Thoughts from a windy March
By Hal Walter
Hearing an owl hoot in the middle of the day is considered by some an omen of death or at least serious bad luck, which I suppose would make sense since I heard the owl on the day after my 51st birthday.
Misfortune? It’s relative. Death? I suppose I’ve reached to point of understanding none of us are getting out of here alive, and odds are my time here is more than half up.
Before we dwell too far upon the negative, let us also take comfort that owls can bring messages of circumspection. And that can be a good thing. Owls are also a symbol of higher wisdom. And I figured at this point this owl didn’t care what time of day it was, just so long as the damned wind didn’t carry its voice away.
April may be the cruelest month, but around here March will kick your ass. For weeks on end the wind has been gusting, turning the sky black with dust, the pastures to sand, and moods to a collective mental tar pit.
Local legend has it that the black cloud from the west is sand from the Great Sand Dunes drifting over the Sangre de Cristos with the spring winds. I think this is a misconception. For starters, if it was indeed sand in the air, we’d feel it pelting us from on high and the result would not be pretty. Also, as a young geology student, I actually learned the dunes were formed by winds sweeping dirt and grit across the San Luis Valley. When the debris reaches the angle of repose at the Sangre de Cristo range, the lighter dust was lifted away, but the heavier grains were left behind in huge piles at the base of the mountains. The sand dunes actually were formed over millions of years because sand is too heavy to carry over the mountains.
Today’s spring gales turn the sky black with dust, and I believe much of it to be from agricultural fields in the valley. On any given windy March day you can see these black clouds form at any latitude along the range, and the dunes are at the extreme southern end.
Another legend has it there’s a Ute curse on the Wet Mountain Valley that precludes happiness of white settlers. This actually may have merit. You might sometimes see it in the faces of ranchers who have weathered years of schizophrenic weather, realtors who have made and lost fortunes in property sales, small business owners, some Lone Eagles … parents who have lost young children. Though none of this can be considered a unique matter of geography, it all seems so much more tightly in focus in a small and somewhat isolated community. Moreover, the harsh and unforgiving ecosystem can be a difficult place to carve out a living, a social network, a life.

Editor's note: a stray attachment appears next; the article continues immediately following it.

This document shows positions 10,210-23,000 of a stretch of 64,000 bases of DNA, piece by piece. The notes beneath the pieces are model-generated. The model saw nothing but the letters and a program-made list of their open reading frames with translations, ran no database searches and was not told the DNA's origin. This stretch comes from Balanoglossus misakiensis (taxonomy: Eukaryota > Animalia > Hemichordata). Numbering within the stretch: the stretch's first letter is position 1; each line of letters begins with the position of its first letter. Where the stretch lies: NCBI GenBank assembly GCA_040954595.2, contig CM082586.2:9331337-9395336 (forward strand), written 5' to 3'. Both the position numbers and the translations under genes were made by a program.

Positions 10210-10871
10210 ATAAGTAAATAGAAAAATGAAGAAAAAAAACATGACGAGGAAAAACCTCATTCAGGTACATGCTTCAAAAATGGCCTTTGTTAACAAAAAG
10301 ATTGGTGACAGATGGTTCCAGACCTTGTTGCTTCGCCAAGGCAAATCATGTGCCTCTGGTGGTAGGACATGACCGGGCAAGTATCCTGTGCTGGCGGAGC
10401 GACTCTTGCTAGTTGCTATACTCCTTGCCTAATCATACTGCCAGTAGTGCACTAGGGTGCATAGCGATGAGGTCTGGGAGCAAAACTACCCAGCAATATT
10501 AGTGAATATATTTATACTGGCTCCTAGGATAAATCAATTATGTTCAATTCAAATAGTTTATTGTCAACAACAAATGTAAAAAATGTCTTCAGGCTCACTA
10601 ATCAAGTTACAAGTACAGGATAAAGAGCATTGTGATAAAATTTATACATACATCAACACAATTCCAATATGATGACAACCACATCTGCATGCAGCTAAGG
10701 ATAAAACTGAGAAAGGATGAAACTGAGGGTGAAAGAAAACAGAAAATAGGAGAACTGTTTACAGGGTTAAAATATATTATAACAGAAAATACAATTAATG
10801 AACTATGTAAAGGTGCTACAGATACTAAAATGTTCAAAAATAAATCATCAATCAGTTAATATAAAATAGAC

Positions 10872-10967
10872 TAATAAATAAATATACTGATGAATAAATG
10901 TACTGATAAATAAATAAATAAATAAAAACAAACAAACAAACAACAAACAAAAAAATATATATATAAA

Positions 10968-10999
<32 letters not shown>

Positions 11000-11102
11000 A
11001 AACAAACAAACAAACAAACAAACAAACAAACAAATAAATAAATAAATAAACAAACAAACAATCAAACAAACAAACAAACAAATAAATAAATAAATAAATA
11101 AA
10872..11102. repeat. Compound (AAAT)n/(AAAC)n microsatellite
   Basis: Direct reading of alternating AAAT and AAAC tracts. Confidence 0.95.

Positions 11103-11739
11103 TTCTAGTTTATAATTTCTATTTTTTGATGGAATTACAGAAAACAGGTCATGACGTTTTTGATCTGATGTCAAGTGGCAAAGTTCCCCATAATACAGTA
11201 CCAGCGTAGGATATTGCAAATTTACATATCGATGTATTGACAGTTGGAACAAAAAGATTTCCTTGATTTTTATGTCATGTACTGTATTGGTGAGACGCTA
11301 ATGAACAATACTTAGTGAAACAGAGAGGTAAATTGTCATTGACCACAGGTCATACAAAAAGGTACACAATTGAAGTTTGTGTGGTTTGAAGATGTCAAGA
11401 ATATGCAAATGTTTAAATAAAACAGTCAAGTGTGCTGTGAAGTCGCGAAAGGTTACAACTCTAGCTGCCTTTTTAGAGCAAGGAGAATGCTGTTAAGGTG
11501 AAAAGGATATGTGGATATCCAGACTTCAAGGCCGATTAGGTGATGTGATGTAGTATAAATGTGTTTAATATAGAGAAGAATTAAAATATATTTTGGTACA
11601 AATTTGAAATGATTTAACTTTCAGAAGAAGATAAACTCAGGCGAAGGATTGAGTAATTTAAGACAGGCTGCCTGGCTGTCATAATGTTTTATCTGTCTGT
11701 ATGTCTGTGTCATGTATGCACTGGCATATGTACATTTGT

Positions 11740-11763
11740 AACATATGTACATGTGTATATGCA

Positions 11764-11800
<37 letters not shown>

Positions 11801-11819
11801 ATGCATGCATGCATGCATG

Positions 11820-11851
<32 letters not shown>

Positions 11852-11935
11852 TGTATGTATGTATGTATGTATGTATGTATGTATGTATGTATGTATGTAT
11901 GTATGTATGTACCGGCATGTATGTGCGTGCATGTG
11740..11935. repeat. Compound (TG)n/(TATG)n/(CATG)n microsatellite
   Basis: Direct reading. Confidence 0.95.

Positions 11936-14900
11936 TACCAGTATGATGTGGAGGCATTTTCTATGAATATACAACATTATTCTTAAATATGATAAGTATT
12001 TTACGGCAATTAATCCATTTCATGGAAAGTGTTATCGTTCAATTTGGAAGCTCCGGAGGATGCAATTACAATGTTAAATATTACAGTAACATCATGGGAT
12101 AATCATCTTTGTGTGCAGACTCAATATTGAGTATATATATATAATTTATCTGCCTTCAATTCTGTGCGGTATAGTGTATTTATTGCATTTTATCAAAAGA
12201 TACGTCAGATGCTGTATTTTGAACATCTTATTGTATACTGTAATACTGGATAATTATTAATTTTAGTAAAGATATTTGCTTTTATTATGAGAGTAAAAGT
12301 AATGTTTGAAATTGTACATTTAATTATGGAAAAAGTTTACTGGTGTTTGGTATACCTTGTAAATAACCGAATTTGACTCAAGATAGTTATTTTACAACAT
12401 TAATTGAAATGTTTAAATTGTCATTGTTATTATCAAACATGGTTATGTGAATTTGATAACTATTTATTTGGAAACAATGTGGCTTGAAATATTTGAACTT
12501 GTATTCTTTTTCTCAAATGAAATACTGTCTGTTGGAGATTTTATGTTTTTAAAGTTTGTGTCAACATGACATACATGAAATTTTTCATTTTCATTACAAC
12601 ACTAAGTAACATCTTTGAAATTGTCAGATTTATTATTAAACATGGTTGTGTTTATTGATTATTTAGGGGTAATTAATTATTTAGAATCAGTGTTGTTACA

Of course all of this appears as so much whining compared to the trials of people dealing with an earthquake and subsequent tsunami and resulting nuclear disaster. Or in places where bombs and missiles are raining down primarily so the rest of us can continue to drive our motor vehicles with impunity. Sometimes it seems Mother Nature and our world leaders are taking directions from the same Ouija Board. Just know that Mother Nature bats last.
Meanwhile the wind scours the landscape. Going outside seems almost impossible. But staying inside and listening to the roar is even more unbearable. From experience, and also because an old rancher once clued me in, I know this time of year the wind will blow and blow and blow until it snows. The National Oceanic and Atmospheric Administration should be contacted at once with this bulletin.
There are some breaks in the gale. One still and heavenly March evening I dropped the hay for my burros into the feeders under the gathering moonlight, and stood there watching and listening as the munching and crunching commenced. The first stars were shining and the hooting of an owl echoed off a far hillside. Interesting cloud formations stood out against the fading sunset.
Amazing how far north the sun has marched as the equinox nears . . .
For a few moments I forgot about the nuclear disaster in Japan, the war in Libya, and the tragedy that sadly took a young local boy’s life. Or, on a personal level, that my son has autism and I don’t know who will take care of him if he can’t take care of himself after we’re gone. There are some big questions in life that don’t have any answers. Sometimes a few quiet moments simply listening to animals eat helps me to accept that so much in this world doesn’t make sense and never will.
A few days later the wind had stopped, and a gentle snow began to fall. The wisdom of the owls continued to bounce off the hillside.
Hal Walter writes and edits from the Wet Mountains. You can keep up with him regularly at his blog:
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